There is even icing on the cake. Recently, supernova studies have suggested that the rate at which the Universe is expanding is increasing. Given the way the tide of opinion now flows, this has been presented as another crisis for cosmology. It is nothing of the kind. The effect can be explained in terms of a parameter, called the cosmological constant, which Albert Einstein himself introduced into the discussion more than 80 years ago. And if the Universe is expanding a little faster than it used to, it was expanding more slowly before, and took even longer to get to its present state. We have to increase the age of the Universe by another 10 per cent or so, to a minimum of 14 billion years. The astrophysicists agree that the 2 billion years that allow for the oldest stars around today to have formed after the Big Bang, are ample. If anything in science is a Deep Truth, this match between astrophysics and cosmology is a prime candidate. It should be shouted from the rooftops.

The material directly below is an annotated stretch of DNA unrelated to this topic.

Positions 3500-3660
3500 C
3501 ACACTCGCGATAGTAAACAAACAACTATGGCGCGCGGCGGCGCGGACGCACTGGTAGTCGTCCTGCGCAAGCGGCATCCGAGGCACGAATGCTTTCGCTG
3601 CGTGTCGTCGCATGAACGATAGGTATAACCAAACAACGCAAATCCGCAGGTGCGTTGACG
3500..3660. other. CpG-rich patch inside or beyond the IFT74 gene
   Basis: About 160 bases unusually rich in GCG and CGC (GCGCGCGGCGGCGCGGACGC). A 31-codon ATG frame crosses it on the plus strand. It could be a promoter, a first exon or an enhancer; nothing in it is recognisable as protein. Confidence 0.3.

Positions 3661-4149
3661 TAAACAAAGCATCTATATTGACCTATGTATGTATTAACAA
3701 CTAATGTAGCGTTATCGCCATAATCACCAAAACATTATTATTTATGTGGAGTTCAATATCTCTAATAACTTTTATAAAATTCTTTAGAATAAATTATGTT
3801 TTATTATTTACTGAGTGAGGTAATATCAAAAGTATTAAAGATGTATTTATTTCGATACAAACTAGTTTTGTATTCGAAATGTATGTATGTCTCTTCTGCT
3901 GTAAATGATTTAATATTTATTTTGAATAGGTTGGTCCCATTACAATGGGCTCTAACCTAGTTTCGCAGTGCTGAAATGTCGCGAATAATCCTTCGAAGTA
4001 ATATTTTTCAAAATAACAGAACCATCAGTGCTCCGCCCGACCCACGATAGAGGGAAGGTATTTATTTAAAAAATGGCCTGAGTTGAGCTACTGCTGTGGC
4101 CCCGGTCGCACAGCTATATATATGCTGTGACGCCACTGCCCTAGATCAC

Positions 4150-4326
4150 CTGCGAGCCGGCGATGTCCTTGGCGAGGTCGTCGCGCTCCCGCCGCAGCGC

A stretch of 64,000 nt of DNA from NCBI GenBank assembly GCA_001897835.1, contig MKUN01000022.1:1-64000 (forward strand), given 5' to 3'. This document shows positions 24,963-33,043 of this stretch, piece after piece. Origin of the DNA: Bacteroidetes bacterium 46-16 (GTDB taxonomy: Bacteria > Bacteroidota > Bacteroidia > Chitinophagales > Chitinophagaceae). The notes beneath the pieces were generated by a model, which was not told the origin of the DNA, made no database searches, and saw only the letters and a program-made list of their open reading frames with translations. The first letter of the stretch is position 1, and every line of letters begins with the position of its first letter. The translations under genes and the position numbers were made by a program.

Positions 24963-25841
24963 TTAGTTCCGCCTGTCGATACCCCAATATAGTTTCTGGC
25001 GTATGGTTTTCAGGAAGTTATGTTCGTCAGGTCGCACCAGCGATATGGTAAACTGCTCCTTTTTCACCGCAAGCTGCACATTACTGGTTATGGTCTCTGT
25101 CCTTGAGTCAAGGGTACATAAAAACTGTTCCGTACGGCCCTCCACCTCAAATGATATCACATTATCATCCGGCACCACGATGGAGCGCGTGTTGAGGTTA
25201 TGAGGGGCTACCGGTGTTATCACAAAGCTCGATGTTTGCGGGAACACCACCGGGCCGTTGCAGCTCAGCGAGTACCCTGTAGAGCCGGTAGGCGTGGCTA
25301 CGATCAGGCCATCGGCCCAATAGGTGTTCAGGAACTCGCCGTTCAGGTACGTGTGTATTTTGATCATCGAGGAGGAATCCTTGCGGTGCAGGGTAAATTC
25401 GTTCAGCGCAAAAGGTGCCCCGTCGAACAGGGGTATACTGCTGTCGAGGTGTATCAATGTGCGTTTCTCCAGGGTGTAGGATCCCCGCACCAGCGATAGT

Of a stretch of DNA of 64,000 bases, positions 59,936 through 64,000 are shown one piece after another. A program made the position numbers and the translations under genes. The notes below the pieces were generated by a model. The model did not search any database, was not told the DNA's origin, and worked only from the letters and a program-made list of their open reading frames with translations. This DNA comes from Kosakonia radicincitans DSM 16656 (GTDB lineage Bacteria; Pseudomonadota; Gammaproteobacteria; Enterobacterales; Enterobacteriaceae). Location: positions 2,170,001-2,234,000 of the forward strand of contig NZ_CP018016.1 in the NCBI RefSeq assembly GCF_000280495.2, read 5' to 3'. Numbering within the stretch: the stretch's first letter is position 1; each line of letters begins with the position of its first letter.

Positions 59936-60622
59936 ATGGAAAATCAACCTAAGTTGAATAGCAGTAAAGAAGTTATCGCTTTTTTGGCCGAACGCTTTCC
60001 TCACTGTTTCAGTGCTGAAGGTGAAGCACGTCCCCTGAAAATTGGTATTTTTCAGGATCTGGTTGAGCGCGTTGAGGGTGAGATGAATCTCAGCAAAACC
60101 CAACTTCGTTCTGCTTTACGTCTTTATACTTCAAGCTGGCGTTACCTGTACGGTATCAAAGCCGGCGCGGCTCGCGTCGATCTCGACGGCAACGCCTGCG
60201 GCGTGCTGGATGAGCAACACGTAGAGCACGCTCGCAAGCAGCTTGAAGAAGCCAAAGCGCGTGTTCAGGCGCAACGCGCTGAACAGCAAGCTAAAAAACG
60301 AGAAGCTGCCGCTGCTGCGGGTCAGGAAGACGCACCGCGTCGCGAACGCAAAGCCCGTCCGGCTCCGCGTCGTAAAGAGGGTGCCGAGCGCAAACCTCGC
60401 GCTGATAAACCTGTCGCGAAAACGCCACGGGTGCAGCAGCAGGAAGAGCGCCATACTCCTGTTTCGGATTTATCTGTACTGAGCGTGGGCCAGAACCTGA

Dr John Gribbin is a visiting Fellow in astronomy at the University of Sussex and author of `The Birth of Time' (Weidenfeld & Nicolson). His lecture on How We Measured the Age of the Universe is to be given the Royal Institution, 21 Albemarle Street, London W1, on Wednesday 17 March at 7.30pm